This week I’ve started looking into making measurements of spectral features using Sherpa (program in Python). Before doing this, I wanted to understand what these measurements are, visually. These three measurements are Equivalent Width, Full Width Half Maximum (FWHM), and Line-to-Continuum Flux Ratio.

Shown in the figure above is the equivalent width (W) of an absorption line. The idea is you take the total area inside the absorption line, and create a rectangular box of the same area, extending from the continuum to the 0 flux line. The width of this box is the equivalent width. This measurement is used to describe the strength of the line (the higher the value, the stronger the line)!

Shown in the above plot is the Full Width Half Maximum (FWHM) of an emission line (it’s the same idea for absorption lines). You get the peak (maximum) value of the emission line, and draw a line at the half point. The width of the spectral feature at this flux value is the FWHM. For an absorption line, it’s the half of the minimum value instead of maximum. This measurement is used to describe how broadened the spectral feature is (the higher the value, the more broadened the line)!

Shown above is a sketch I made to illustrate the line-to-continuum flux ratio. In essence, you take the ratio of the flux of the continuum (the example used in the figure is a continuum flux of 1.0) to the flux of the max (or min) value of the feature (in the example, a value of 0.3) and subtracts it from 1. This measurement is used to characterize the depth of the line compared to the continuum (the higher the value, the deeper the line)! In the example above, the value is [1 – (0.3/1)] = 0.7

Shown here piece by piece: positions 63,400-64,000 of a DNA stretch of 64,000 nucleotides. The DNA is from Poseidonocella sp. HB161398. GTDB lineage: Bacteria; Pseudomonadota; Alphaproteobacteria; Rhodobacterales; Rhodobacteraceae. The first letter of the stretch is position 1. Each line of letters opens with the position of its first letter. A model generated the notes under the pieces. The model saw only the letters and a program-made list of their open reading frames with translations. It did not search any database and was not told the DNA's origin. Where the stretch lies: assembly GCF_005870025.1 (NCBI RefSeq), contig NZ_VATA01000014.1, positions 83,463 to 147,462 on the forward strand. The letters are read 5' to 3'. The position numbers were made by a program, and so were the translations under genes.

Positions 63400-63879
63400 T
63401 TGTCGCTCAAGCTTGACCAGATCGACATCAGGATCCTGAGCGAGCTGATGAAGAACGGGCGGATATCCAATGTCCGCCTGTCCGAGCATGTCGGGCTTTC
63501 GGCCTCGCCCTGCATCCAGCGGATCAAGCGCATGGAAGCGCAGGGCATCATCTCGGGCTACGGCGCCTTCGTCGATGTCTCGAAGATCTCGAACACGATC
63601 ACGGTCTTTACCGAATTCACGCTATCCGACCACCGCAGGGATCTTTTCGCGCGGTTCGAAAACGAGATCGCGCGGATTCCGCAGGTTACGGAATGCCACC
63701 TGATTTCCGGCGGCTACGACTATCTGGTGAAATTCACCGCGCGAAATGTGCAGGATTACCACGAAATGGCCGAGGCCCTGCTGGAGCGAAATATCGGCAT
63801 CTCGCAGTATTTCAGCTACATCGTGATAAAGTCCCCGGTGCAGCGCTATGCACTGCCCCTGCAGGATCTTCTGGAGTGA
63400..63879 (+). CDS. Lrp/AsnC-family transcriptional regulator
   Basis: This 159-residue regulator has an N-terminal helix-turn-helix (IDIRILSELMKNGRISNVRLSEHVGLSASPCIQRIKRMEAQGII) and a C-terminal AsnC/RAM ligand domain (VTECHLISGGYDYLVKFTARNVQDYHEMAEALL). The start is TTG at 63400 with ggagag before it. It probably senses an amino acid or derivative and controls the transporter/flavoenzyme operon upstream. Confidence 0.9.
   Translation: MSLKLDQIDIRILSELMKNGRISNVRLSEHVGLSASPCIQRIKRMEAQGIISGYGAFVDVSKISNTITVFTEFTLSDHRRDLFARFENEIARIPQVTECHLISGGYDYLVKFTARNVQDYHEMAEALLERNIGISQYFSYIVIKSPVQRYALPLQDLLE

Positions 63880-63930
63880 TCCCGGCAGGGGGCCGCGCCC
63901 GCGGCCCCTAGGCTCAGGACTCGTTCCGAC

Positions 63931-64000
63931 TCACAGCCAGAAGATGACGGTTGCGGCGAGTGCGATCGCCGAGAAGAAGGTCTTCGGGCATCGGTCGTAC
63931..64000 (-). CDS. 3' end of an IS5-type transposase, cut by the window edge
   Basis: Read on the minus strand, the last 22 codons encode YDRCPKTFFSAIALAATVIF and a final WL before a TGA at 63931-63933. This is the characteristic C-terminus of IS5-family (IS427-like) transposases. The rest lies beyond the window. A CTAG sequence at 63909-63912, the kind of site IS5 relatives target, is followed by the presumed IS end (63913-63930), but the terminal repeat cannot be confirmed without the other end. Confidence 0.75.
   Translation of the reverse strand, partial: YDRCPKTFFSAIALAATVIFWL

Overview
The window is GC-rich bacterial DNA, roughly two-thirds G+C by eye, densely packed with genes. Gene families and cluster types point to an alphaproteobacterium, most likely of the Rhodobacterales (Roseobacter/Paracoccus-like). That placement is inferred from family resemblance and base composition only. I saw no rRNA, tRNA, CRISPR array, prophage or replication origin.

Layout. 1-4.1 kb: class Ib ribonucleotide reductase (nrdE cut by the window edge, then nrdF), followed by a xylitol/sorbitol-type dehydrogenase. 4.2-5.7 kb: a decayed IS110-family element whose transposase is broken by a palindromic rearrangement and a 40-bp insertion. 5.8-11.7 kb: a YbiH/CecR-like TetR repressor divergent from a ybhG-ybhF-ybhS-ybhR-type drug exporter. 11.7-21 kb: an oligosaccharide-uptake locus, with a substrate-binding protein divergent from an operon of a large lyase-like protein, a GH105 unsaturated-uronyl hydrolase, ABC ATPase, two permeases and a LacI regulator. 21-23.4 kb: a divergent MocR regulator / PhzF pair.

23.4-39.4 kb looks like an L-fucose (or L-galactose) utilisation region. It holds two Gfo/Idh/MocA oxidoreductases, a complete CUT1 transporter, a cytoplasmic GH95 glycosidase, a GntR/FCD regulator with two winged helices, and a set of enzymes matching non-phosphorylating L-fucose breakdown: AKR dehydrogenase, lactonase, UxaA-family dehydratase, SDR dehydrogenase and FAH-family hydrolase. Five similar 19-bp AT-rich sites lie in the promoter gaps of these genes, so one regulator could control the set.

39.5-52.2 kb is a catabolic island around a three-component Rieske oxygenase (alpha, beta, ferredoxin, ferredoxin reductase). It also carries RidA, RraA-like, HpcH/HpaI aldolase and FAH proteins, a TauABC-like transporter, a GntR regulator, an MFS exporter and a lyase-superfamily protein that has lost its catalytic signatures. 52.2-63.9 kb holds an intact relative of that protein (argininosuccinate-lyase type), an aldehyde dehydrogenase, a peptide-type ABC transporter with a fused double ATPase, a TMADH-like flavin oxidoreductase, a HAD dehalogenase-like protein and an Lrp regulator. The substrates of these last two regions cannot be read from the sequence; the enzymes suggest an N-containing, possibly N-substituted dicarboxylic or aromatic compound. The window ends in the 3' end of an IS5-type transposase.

As illustrated above, these measurements describe a spectral feature. To recap, the equivalent width characterizes the overall *strength* of the line, the FWHM characterizes the *width, *or how* broadened* the line is, and the line-to-continuum flux ratio characterizes the *depth* of the line! Together, you can discern what the spectral feature may be saying about the physics of the scenario or target you are observing.

-Dan

So I have been searching everywhere for an answer to this question: I understand how spectral lines tell us about the material that emits or absorbs it, but what is the significant of Equivalent Width and everything? In simple terms, for someone who has never heard of Equivalent Width, what does that do for astronomers to measure that?

The equivalent width is a measurement of the strength of the line. It’s more detailed information than simply knowing that a line is or isn’t there.

It would be great if it was possible to know which book, article or … , you used for what you said above.

Thanks in advance.